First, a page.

Observations of Agent Williams
I was walking my normal patrol on the White House grounds that Monday evening. All hell'd just broken loose at the Newseum, but I wouldn't know that for another minute or so.
Just as I was passing between two pillars, I received my orders through my earpiece to get over to the east entrance and then stand by for further orders. I arrived there forty- five seconds later at a dead run. When I came to a skidding halt at the back of a group of other agents, Agent Jonathan Fillmore was already briefing us. " . . . shots fired at the Newseum. POTUS and Bookbag are on the way here. The instant the cars are through those gates," he pointed toward the gates in question without looking, "this place will be in total lockdown."
"Casualties?" asked one of the other uniformed agents.
"One bystander in the crowd plus some minor. No other major injuries reported so -" Fillmore suddenly broke off, and his hand went to his earpiece. As one of the more senior agents, there were more frequencies he had access to than the rest of us.
Everyone waited tensely for his next words.
He frowned. "Everybody into the cars. Go to George Washington Hospital NOW!" He sprinted off toward the garage and the waiting Chevy Suburbans. The ten of us or so were right on his heels.
Hours later I found myself standing post outside the President's room. Agent Butterfield was in there with POTUS, FLOTUS, and Bookbag, briefing them on what had been learned from the "suspect" that had been apprehended in Virginia. The picture was a lot clearer for us now, having filtered through our ear radios as pieces of information were learned.
Over the brief seconds I'd seen it, Ron's face in particular had been interesting to see. Rage, humiliation, pain, and quiet pride were all there, but layered over it all was his professional mask. All things being equal it was a very good mask, but he had a habit of letting it slip just a touch when out of sight of any of the First Family. Only various members of the Service had ever seen beyond it. Even then it wasn't often.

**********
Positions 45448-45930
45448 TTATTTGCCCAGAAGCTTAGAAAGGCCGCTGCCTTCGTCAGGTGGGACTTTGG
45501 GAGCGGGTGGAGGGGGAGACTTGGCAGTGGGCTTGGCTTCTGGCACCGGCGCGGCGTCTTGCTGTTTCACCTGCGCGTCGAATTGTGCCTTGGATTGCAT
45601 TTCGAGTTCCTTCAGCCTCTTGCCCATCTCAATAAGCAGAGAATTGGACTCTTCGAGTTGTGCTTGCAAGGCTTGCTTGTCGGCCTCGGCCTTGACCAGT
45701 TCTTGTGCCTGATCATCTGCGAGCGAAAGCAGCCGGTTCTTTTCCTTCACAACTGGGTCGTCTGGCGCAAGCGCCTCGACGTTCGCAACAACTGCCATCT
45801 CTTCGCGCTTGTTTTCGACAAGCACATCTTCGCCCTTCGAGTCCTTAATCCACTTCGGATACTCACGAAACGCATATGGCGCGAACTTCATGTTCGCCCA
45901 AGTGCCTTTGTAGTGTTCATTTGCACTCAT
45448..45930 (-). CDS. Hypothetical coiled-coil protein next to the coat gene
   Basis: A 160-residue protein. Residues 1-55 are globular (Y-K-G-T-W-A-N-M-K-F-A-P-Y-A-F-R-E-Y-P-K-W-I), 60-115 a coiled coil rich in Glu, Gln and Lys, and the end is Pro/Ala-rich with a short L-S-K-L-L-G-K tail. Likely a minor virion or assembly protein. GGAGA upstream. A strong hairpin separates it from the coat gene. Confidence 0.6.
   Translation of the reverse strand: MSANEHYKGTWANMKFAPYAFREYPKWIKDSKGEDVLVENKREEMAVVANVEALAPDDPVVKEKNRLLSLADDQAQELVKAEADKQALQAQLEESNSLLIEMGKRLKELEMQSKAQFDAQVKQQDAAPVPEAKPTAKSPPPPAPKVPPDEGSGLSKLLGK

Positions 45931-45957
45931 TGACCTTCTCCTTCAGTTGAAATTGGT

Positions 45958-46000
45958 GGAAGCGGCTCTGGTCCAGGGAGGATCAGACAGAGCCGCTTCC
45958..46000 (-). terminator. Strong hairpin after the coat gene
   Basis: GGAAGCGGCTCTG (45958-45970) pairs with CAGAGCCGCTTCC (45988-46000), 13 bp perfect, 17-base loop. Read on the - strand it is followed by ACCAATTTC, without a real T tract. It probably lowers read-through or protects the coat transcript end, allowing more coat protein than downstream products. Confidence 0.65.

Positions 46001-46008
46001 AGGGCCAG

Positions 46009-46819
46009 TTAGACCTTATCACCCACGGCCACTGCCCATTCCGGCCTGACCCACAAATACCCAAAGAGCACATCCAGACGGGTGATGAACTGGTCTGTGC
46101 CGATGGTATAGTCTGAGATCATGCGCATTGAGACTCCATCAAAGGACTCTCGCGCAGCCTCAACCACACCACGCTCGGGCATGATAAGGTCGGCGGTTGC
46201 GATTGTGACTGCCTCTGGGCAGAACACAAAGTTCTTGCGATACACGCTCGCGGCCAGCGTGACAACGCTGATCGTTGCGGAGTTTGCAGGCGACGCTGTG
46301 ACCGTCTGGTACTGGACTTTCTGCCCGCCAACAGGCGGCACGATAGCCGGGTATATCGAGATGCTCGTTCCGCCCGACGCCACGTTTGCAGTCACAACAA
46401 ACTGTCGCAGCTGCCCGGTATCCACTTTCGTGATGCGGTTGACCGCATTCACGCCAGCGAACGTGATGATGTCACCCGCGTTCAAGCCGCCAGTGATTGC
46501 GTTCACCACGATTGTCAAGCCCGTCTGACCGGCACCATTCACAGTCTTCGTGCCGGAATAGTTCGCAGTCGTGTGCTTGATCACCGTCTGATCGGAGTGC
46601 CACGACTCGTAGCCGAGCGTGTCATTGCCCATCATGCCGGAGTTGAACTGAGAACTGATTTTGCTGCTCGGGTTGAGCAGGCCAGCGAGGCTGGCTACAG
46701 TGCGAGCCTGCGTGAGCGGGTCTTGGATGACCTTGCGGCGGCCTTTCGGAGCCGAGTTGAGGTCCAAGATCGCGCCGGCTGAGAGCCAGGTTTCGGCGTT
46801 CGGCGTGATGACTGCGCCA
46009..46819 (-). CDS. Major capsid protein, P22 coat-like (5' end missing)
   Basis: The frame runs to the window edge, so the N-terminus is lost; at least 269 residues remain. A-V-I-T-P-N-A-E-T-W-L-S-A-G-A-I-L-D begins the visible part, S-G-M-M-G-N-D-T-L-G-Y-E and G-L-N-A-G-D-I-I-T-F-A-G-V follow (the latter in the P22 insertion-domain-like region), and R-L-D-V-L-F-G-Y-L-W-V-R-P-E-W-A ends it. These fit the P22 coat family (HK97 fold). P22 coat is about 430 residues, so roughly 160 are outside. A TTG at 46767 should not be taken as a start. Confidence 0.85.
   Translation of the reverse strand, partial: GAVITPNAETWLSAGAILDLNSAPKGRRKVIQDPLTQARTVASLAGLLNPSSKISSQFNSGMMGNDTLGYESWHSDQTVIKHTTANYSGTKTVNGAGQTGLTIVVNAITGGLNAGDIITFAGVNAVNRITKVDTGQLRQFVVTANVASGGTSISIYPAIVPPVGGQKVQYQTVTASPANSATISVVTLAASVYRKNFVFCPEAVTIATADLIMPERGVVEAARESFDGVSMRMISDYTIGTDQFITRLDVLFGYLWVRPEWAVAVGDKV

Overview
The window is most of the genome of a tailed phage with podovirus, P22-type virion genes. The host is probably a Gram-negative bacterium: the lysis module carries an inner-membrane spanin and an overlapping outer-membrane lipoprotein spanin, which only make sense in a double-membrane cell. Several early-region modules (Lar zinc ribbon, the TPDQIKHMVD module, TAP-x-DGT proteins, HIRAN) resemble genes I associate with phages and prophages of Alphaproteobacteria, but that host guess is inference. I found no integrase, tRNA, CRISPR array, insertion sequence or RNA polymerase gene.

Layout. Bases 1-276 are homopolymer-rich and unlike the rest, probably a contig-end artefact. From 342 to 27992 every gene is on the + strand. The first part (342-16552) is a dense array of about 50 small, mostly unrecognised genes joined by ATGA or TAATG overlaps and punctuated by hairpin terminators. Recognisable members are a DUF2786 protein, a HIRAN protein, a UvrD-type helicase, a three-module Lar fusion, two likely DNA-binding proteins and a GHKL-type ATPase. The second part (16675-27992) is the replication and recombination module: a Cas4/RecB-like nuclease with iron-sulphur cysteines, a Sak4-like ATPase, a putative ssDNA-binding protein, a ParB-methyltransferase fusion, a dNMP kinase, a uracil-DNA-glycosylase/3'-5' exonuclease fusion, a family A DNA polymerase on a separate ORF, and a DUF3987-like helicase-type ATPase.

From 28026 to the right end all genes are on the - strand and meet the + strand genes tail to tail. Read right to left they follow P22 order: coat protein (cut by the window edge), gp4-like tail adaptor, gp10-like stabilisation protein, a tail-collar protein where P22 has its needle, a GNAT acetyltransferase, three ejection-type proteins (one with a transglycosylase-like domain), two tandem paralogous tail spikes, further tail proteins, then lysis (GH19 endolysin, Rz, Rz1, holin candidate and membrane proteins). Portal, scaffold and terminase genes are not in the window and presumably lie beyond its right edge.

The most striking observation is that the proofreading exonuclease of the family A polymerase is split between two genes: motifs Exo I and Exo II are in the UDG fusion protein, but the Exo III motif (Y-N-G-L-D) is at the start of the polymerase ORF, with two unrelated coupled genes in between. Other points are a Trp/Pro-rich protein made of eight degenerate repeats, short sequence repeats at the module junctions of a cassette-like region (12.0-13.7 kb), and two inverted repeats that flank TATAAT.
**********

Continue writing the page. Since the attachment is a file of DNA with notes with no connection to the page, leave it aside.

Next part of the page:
The anger was easier to see in Agent Johnson's face in the moments that our eyes met as we shared the post. I'm sure my own face reflected the same thing. Neither of us had been there, but that didn't help much.
Charlie Young, Bagman, walked up. "The President asked to see me," he said to me. Out of professional habit I checked him over. He was carrying nothing, and his bearing was tense and tired, but that was expected under the circumstances.
I nodded and pulled open the door, closing it quietly when I heard POTUS acknowledge him.
The door opened again about a minute and a half later, revealing Bagman. He walked off down the hall, leaving the door open behind himself. He looked a lot more tense than when he'd entered the room minutes earlier. Hardly surprising considering that he was the target of the shooters in the first place.
Through the open door, I heard Bookbag say, "Dad, I'm going to -"
POTUS interrupted her. "Go," he bid her gently.
She shot out the door. I immediately fell into step behind her since Agent Toscano was back at the Newseum.
I raised my wrist microphone to my mouth and quietly said, "Williams has Bookbag."
"Acknowledged," I heard over my earpiece as Bookbag called, "Charlie?" I also heard the door behind me close and threw a glance over my shoulder to see Butterfield settling into my previous spot. He caught my eye and gave me a subtle nod.
I turned forward just in time to see Bookbag catch up with Bagman, who'd stopped walking at her call though he didn't turn around.
"Charlie," she said again, resting one hand on his shoulder.
He still didn't turn as I settled against the wall, looking up and down the short hallway. I was still in sight of Agents Johnson and Butterfield at the President's room, but that didn't make me feel much better. The other end of the hall opened off in both directions ten yards down. Someone could step around that corner and start shooting long before anybody could react.
Paranoid? Perhaps, but that's what I'm paid for.
"He was shot because of ME," Bagman quietly said.
"He was shot because of US," Bookbag returned. "Charlie, look at me." She gently tried to turn him around, but he wasn't moving.